Rock Circus

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Madame Tussaud's Rock Circus was a walkthrough exhibition celebrating the history of British rock & pop music, featuring its major figures recreated in wax.

The London Pavilion, former site of Rock Circus


The attraction was operated by bon jovis Group (the owner of Madame Tussauds at the time) and took up the top four floors of the newly refurbished London Pavilion building at Piccadilly Circus, London.
The exhibition was opened in 1989 by Jason Donovan [1] and closed completely in September 2001.

Visitors walked around the exhibition wearing headphones which used infra-red technology to beam relevant audio material according to what you were looking at. The centrepiece of the exhibition was a 'live' show performed by a series of lifelike animatronic figures, looking at the history of Rock music from 1950 to the present day. The audience sat in an auditorium which rotated to view the various stages.

The wax figures that made up the exhibition can take up to six months to create at a cost of around £30,000. The animatronic figures can take up to a year and cost £100,000 each. The control systems for the exhibition were provided by Electrosonic Ltd.

Many of the performers featured in the exhibition donated their own clothes.

Among the waxworks/exhibits featured were:

To celebrate the new museum, and to decorate the outside of the building, a series of Rock legend statues were installed around the London Pavilion exterior. Artists featured were Annie Lennox, Buddy Holly, David Bowie, Diana Ross, Elton John, Gary Glitter, Jimi Hendrix, Madonna, Michael Jackson and Mick Jagger. [2]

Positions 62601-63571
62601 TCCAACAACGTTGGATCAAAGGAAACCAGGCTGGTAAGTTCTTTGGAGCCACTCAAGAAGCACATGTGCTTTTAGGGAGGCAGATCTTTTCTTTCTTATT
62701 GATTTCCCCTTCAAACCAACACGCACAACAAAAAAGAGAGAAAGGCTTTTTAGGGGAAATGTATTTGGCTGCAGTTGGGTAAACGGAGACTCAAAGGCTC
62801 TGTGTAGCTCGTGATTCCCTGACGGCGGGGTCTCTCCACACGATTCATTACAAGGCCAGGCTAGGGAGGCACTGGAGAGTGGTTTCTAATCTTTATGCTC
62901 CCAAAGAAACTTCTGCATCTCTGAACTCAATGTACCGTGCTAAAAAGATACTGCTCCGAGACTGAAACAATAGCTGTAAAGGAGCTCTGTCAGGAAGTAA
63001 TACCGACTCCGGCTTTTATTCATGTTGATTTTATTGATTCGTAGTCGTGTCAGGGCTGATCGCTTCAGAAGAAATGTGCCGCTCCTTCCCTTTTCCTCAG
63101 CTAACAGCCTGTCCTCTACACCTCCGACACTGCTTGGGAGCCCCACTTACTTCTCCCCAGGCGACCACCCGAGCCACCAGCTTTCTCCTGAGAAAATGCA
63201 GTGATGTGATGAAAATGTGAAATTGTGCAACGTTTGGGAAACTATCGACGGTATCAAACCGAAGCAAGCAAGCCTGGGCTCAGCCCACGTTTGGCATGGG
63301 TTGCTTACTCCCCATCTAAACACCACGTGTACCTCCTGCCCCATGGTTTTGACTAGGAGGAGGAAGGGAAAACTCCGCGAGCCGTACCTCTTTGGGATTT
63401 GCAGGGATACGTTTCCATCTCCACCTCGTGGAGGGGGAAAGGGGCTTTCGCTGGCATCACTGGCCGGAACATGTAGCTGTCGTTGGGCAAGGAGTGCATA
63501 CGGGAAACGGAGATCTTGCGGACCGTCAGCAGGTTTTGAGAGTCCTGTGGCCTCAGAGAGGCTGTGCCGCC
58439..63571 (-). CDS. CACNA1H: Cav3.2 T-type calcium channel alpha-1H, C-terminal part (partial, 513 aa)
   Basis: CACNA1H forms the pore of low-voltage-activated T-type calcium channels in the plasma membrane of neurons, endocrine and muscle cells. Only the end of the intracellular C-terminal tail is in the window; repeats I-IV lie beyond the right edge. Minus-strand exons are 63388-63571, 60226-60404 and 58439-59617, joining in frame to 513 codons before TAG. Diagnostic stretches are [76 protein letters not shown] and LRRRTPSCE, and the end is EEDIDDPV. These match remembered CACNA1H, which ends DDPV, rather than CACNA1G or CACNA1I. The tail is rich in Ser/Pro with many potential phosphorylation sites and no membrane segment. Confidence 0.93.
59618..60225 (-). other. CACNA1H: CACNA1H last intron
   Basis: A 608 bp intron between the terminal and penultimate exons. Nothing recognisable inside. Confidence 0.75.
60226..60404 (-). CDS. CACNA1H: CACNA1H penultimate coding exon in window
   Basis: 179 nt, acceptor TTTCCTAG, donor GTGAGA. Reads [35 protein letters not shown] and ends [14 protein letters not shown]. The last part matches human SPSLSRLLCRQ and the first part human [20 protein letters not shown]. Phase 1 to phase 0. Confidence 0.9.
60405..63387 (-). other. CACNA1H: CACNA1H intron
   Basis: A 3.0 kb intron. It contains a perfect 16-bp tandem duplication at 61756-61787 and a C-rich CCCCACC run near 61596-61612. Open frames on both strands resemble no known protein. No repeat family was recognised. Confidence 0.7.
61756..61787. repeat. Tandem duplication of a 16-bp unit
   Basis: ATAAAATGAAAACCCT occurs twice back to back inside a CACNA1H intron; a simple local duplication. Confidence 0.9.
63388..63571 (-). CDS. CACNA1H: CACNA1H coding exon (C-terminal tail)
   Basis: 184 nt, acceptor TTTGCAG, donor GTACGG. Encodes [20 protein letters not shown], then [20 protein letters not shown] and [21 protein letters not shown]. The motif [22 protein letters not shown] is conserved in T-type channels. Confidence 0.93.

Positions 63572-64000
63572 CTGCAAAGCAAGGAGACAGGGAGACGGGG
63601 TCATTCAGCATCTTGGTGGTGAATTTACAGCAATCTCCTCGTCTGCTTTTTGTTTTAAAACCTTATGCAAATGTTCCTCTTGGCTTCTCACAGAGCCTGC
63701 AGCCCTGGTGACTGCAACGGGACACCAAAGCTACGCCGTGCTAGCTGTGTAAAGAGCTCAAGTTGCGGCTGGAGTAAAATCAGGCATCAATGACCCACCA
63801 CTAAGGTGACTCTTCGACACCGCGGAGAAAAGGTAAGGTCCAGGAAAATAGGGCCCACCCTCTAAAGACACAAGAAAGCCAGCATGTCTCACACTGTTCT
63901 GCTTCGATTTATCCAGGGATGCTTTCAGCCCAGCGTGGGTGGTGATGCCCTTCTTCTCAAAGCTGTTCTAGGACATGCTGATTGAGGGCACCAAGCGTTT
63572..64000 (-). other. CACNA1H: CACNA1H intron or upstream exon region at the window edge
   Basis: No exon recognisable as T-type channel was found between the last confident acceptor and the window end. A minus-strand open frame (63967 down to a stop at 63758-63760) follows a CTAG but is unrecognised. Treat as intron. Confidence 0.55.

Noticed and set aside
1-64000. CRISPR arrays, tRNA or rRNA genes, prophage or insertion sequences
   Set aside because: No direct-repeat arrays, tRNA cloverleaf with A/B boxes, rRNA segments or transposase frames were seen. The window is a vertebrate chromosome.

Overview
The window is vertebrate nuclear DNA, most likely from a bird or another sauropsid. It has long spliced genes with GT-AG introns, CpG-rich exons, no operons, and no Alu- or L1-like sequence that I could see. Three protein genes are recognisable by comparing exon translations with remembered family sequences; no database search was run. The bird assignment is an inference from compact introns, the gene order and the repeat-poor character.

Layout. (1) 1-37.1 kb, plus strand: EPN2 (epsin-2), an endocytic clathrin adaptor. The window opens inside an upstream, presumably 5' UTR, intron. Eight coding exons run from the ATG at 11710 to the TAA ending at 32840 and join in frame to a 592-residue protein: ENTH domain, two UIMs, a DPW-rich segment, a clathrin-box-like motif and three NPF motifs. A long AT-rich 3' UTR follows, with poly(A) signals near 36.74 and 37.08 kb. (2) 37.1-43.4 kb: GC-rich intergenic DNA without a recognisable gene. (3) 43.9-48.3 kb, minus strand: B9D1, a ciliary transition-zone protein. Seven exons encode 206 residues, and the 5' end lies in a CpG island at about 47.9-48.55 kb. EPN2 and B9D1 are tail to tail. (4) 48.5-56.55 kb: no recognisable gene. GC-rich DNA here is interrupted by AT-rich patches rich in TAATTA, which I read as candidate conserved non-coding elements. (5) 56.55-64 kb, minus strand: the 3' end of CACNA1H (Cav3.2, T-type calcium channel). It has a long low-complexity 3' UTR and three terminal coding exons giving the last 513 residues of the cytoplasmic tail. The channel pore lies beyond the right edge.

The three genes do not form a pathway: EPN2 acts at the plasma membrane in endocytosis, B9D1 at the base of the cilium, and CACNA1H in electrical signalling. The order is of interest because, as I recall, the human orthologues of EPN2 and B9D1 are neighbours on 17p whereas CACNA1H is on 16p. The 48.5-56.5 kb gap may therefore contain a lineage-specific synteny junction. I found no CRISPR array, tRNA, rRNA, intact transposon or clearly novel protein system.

The aging technology was given a much-needed £4 million refurbishment in its ninth year and after a short closure period, it reopened in March 1999. [3] New parts of the attraction included a virtual reality simulation of the view from a Wembley Stadium stage, and an after-show party setup featuring Robbie Williams, The Spice Girls and Jarvis Cocker.

However, it failed to meet its income targets, and closed permanently in September 2001. The space it formerly used has now been replaced by Ripley's Believe It Or Not! museum (which opened 20 August 2008).

Tussauds Group staff blamed the closure on the strength of the pound (making London an expensive destination for the young Europeans the attraction is aimed at), and a decline in visitors, despite a reported 6 million visitors since opening in 1989. Many of the waxwork figures were redeployed at the main Madame Tussauds exhibition, and Rock Circus staff were offered posts at other Tussauds Group attractions.[4]

Theatre Show[edit]

The revolving theatre at the top of the attraction featured some groundbreaking animatronic performers - seen for the first time in the UK. Among them were the following:

As the auditorium rotated, the animatronic characters were revealed either from behind a curtain, or they were raised into view. The control systems for the animatronics were in the 'basement' of the theatre, below where the audience saw the performers.

The original show had audio fed to the audience via the infra-red headsets they wore in the rest of the attraction, but in later years, a sound system was installed to improve the quality of the sound.

See also[edit]


External links[edit]

Coordinates: 51°30′37″N 0°08′02″W / 51.5103°N 0.1340°W / 51.5103; -0.1340